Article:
After 24 h of food deprivation in mice, mRNA expression of THrβ-1 in peripheral tissues decreased (Boelen et al., 2006). In the present study, fasting duration was associated with increased THrβ-1 mRNA and protein expression, providing further indication of increased TH-mediated cellular activation. Similar to DI2, increased mRNA expression of the receptor coincided with increased protein expression, suggesting that, at the very least, adipose and muscle have the potential to increase TH-mediated effects. Additionally, the increase in the THrβ-1 target gene, UCP2, suggests that the increase in THrβ-1 was functional, as UCP2 mRNA expression was measured as a marker to assess the responsiveness of the receptor. While the role UCP2 plays in regulating cellular metabolism is not well defined, decreased hepatic UCP2 is associated with impaired lipid metabolism and antioxidant capacity in insulin-resistant rats (Montez et al., 2012). Because we have demonstrated that insulin resistance develops with fasting duration in elephant seal pups (Viscarra et al., 2011a; Viscarra et al., 2011b; Viscarra et al., 2012), but with enhanced lipid metabolism (Viscarra et al., 2012) and antioxidant capacity (Vázquez-Medina et al., 2011; Vázquez-Medina et al., 2012), the observed increase in UCP2 may contribute to the regulation of both lipid metabolism and oxidative stress in late-fasted pups. Collectively, the increases in the genes measured indicate that fasting duration is associated with upregulation of the TH-mediated signal transduction pathway in adipose and muscle in a select group of mammals uniquely adapted to periods of extensive food deprivation. Because the seal's metabolism during prolonged fasting relies primarily on lipid oxidation (Ortiz et al., 1978; Crocker et al., 2012a; Crocker et al., 2012b; Viscarra et al., 2012), the increase in the THrβ-1 suggests that THs likely contribute to the regulation of lipid metabolism (Liang and Ward, 2006). This is substantiated by the fact that plasma tT3 and daily energy expenditure from the measurement of field metabolic rates are positively correlated in fasting adult elephant seals (Crocker et al., 2012a; Kelso et al., 2012).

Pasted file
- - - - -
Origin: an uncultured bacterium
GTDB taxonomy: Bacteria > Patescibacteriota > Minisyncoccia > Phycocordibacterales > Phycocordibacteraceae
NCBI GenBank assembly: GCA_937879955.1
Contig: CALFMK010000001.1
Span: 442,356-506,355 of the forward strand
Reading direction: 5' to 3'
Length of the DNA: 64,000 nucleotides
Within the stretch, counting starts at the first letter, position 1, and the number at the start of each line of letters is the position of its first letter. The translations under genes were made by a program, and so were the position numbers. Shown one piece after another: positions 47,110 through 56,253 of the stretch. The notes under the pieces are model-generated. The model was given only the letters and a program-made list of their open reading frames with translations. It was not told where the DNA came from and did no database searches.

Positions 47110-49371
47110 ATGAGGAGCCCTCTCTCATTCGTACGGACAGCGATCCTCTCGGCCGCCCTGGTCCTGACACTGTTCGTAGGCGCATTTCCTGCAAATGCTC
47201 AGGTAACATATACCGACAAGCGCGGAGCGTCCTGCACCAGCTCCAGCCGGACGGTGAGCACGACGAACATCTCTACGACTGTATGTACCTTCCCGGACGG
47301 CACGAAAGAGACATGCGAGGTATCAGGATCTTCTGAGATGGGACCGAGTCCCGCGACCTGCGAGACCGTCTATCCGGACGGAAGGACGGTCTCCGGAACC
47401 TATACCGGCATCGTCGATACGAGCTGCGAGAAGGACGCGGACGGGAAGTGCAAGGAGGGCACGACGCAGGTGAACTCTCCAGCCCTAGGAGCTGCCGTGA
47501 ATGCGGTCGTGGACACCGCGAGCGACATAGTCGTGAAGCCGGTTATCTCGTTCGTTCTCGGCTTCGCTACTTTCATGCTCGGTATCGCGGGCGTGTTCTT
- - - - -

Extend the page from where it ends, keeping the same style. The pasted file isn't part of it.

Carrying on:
In fasted rats, plasma T3 and T4 concentrations fall in response to decreased thyrotropin-releasing hormone and TSH levels (Kmiec et al., 1996), suggesting that food deprivation suppresses the HPT axis. Similarly, circulating levels of TH decreased in wintering bears (Azizi et al., 1979). However, in hibernating ground squirrels, T3 levels increased (Demeneix and Henderson, 1978a; Demeneix and Henderson, 1978b) because of a decrease in metabolic clearance from circulation, and in the presence of reduced TH receptor number and binding affinity (Magnus and Henderson, 1988a; Magnus and Henderson, 1988b). This increase in plasma T3 is characteristic of cryptic hyperthyroidism, reducing the functionality of the elevated circulating levels. Alternatively, increased expression of DI2 facilitated the maintenance of T3 levels in fasting house musk shrews (Takeuchi et al., 2006). Thus, the lack of a decrease in plasma TH levels in the present study and previously reported increases (Ortiz et al., 2000; Ortiz et al., 2003) in the presence of increased TH-mediated signal transduction and cellular activation suggest that the axis must remain active to support the increased cellular metabolism and utilization of circulating levels. The end result is an active and functional HPT axis during prolonged fasting that contributes to TH-mediated cellular functions to support the active, normothermic metabolism of these seals, despite their protracted fast. Otherwise, increased cellular utilization of circulating THs and a suppressed HPT axis would result in significant decreases in circulating total TH concentrations, which was not observed here or previously (Ortiz et al., 2000; Ortiz et al., 2003). Collectively, an examination of the effects of food deprivation on circulating THs suggests that mammals have evolved a dynamic array of mechanisms regulating the HPT axis and TH-mediated cellular activity. This array of mechanisms may be thusly modulated to meet the energy demands of specific animals experiencing varying degrees of altered caloric restriction across a range of respiratory quotients (RQ≈0.73 in this case) (Rea and Costa, 1992).